Having A Hard Time With Organic Gardening? Try These Techniques!
There is a push out there for the entire planet to go green in order to save our world and our species. And while we may not ever succeed in getting the gas-guzzlers off the roadways, we can all make the choice to do simple things to go green, like growing an organic garden. Here are some general organic gardening tips you can use.
You can save time by using soaker hoses. Instead of standing with a hose for a long time or having to refill a container, set your water pressure on low and let your hose sit next to the plant that needs to be watered. Do not forget to turn the water off later.
Collecting rainwater is the natural way to supply yourself with water for all your organic gardening needs. You can simply build your own system of rain barrels or buy them ready made. That way, you won’t have to pay for water for your garden or lawn maintenance. Caution is needed! Covers are suggested to cut down on mosquitoes and other pests that can be attracted to standing water.
Encourage bees, wasps, ladybirds and other beneficial insects. These insects are vital in an organic garden. Bees are nature’s most efficient pollinator, and wasps and ladybirds prey on destructive insects in the garden. Ladybirds are particularly effective at ridding your plants of aphids. To attract these beneficial insects, plant companion herbs and flowers around the edge of your vegetable garden.
Feed your roses naturally. You don’t need to use chemical fertilizer to feed roses. Bury banana skins and crushed eggshells near the roots of rose bushes to supply them with extra vitamins and minerals. 1 tablespoon of Epsom salts dissolved in 1 pint of water is a marvelous pick-me-up for roses, and if you grow garlic around your rose bushes, it will help to keep them free of greenfly.
The best way to spread mulch on your organic garden is with a flat-headed rake. A flat-headed rake is effectively two tools in one. You can use the tined side to distribute mulch over fresh areas. When you flip the rake over, its flat side makes an efficient tool for smoothing your mulch and making sure it is distributed evenly.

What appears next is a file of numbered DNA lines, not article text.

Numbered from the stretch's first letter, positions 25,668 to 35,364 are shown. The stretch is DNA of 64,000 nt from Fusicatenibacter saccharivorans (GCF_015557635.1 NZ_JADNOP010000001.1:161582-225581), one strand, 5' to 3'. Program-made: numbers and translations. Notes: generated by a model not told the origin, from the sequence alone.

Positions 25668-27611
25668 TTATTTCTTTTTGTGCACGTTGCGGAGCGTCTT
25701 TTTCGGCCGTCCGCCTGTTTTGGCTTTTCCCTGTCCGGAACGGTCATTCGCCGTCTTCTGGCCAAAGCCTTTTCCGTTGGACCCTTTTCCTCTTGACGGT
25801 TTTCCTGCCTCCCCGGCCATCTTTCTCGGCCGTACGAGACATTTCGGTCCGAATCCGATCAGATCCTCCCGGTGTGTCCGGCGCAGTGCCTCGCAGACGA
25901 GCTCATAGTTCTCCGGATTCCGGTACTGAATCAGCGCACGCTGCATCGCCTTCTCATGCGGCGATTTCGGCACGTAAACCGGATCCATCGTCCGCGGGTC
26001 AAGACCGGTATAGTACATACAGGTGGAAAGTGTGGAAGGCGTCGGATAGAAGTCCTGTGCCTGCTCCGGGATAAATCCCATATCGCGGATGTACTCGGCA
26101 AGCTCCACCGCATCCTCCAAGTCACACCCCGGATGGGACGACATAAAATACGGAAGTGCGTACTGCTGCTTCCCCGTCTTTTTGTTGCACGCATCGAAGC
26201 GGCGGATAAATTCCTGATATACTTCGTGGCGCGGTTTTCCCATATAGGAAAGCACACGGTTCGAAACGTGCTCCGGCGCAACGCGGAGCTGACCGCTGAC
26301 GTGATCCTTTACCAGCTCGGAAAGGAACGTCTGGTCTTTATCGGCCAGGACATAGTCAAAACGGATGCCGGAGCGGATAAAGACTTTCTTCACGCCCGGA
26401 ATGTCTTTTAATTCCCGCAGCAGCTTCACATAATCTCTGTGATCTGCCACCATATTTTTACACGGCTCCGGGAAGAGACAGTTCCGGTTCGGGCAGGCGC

Tomatoes make a healthy, productive addition to any organic garden. To get the most out of your tomatoes, make sure you plant them properly: Tomato plants need lots of air and sunlight. You should space your tomato plants with plenty of open air between them, and site them so that they catch at least 10 hours of direct light every day.
Grow organic herbs to add some flavor to your cooking and brighten up your yard. Herbs make great landscape plants: add them to a bed or pot in your yard. They are wonderful to flavor foods you cook, offer fragrance and have medicinal properties. Herbs are very easy to grow and actually thrive on neglect.
Get rid of Japanese beetles. Once quite rare, and only found in the eastern United States, these pesky beetles are now moving west. They attack many different types of herbs and vegetables and are difficult to eradicate once established. Handpick them in the early morning by shaking tree limbs and branches. Bait them by mixing together water, sugar and mashed fruit. Place this concoction in a sunny spot at least 1 inch off the ground. Strain out the beetles every morning. Plant ‘trap’ crops between vegetables and flowers: Japanese beetles favor marigold, borage and evening primrose. If you plant these throughout your garden, they will naturally navigate toward those specific plants.
In order to start a garden, you are going to need to know how to make beds. First cut beneath the turf and leave a space. Next, flip it so that is is upside down, and then place about four inches of chunky type wood chips on top. You can cut and plant after a couple weeks.
You need to manage the pests in your garden without using pesticides or insecticides. One of the most important steps in pest management is to have healthy soil. It will help produce much healthier plants; plants that are stronger and can better withstand many kinds of disease and damage caused by insects.
Go ahead and dig a hole so that you can plant a shrub or tree for your organic garden. If the sides of the hole you dug is packed hard by the shovel, the roots of your plant may have difficulty penetrating the surrounding soil.
Get rid of slugs and snails in the organic garden. As small as they are, slugs and snails can eat entire plants in one night. They thrive in moist conditions below 75 degrees. The best (and possibly most humane way) is to use beer traps to rid your garden of slugs and snails. Simply place stale beer in a shallow pan, the lip of which should be at ground level. The slugs and snails are attracted to the beer and will crawl in. This way they will leave this world happy and inebriated.
A great tip that can help you with organic gardening is to make sure you have the right soil. In order for your plants to get the proper nutrients, the soil needs to have a pH of about 6.5. If the soil is much higher or lower your plants won’t grow.
Eliminate the need for excessive intervention in the health and care of your landscaping and gardening plants by choosing shrubs, grasses, and veggies that require a bare minimum maintenance. These plants are often easily identifiable by their smaller taproots and undersized, silvery colored leaves. Plants that work well with their environment require very little in the way of fertilizers and pesticides.
You don’t have to be an eco-friendly person to grow an organic garden. Perhaps you’re just looking to be wallet-friendly or waistline-friendly. There are endless benefits to going organic, and the tips you’ve just read will help you out when you want to till up the dirt and grow your produce.